Peter Dunfield, Senior Advisor, Safety Health and Environment at Syncrude in Fort McMurray, Alberta sent this photo of a thank you memento he was given after his presentation a few years ago to The Construction Owners Association of Alberta (COAA). Peter had asked for my permission to use one of my moose-on-the-table slides to raise the issue of alcohol and drug use in Alberta’s construction industry. He challenged his audience by stating, “We need people to step up and acknowledge that alcohol and drug use in construction is a moose on our table and not be OK with maintaining the status quo any longer.”

Peter talked like a true leader navigating change “above the line,” as he further challenged everyone at the conference to deal with this moose. “We don’t need to wait for the Government to clarify and tell us to do the right things. We can address the alcohol and drug issue right now if we choose to do it! There are a lot of people out there waiting. Waiting for legal precedent, waiting for legislation, waiting for others to move first. Why are we waiting? Let’s not ask for permission to do the right thing…let’s just do it!”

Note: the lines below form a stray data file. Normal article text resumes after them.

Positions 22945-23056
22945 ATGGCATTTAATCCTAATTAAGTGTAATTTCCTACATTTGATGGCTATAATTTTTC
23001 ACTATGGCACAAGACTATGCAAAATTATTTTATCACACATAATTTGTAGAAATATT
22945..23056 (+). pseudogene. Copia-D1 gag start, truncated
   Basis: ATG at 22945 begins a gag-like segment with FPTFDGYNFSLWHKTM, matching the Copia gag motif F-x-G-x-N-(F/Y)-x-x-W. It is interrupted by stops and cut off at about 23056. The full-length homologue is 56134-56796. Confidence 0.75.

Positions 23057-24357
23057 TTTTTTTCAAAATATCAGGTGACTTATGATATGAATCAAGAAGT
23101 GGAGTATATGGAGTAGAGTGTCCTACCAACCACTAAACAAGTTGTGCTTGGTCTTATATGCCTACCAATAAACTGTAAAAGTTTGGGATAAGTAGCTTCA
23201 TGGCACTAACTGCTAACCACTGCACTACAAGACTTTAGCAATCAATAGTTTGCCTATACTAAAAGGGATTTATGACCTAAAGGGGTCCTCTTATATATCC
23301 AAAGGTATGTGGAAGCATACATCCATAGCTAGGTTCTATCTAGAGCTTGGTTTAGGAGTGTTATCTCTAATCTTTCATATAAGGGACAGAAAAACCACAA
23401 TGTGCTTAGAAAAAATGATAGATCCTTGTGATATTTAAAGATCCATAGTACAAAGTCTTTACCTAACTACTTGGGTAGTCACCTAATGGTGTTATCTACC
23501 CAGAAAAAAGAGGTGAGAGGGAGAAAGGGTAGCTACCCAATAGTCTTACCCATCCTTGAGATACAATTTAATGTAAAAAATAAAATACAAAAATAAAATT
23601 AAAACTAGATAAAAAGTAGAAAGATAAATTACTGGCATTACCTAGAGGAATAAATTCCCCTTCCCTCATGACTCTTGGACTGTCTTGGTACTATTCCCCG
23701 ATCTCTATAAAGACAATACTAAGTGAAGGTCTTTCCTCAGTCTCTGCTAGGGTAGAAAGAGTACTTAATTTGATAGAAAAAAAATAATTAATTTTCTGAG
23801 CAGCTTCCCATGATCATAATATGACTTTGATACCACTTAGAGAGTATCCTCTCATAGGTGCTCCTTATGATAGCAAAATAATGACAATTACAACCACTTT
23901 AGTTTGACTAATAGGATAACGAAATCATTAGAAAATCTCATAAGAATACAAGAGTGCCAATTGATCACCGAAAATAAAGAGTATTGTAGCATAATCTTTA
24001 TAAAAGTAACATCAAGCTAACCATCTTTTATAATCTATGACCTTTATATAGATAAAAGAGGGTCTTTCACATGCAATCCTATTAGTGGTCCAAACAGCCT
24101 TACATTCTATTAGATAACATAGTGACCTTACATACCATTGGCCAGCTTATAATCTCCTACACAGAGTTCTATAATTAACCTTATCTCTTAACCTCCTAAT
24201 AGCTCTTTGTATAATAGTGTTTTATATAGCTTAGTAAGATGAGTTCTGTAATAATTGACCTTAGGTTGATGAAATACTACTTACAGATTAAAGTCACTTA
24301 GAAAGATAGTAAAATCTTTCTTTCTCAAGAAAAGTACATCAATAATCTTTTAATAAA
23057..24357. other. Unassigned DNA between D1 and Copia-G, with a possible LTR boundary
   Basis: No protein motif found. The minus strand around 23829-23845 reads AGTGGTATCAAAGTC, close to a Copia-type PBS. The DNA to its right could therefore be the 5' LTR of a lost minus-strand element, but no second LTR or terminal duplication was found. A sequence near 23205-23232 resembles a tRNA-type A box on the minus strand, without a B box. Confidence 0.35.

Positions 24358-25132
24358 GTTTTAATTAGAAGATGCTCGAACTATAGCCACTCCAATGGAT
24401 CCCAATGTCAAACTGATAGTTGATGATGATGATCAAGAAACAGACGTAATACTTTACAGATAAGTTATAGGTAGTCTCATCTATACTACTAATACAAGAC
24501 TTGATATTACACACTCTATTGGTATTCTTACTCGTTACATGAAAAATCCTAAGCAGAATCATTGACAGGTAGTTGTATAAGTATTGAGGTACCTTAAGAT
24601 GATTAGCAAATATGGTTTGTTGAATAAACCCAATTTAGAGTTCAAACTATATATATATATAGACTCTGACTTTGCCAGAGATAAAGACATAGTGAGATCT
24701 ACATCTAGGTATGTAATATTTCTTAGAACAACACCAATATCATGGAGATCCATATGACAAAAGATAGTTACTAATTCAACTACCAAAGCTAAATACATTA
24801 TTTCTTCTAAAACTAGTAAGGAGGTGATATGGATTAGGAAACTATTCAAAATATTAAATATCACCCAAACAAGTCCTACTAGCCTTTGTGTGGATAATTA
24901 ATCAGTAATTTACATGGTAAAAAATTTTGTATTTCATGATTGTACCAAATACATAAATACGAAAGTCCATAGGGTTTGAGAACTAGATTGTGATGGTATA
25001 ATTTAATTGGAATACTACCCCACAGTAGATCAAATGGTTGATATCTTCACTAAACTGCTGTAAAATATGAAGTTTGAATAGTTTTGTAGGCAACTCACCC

My good friend and fellow Kitchenerite (yes, he lives right here in the centre of the universe), Jeff Wilbee would heartily agree. Jeff was head of Addictions Ontario. He was awarded a “Courageous to Come Back Award earlier this year. You can read his inspiring personal story at

Jeff now provides workshops, presentations, and consulting to organizations willing to address the alcohol and drug moose. He and I have talked numerous times about the social and organizational stigma of addictions and how so many people to make the moose go away. But just as Pete Leonard (the central character in Moose on the Table) found out, ignoring a moose like this actually makes it grow bigger, bolder and even attract more moose (this is touched on in the chapter entitled, “The Call of the Riled”).

Whether at home, with friends, or in the workplace, we enable and feed a moose like addiction by pretending it’s not there or hoping that it will go away if we ignore it.

Hats off to courageous leaders like Peter and Jeff for causing others to squirm by their naming the moose! That’s an important first step in any moose hunting exercise.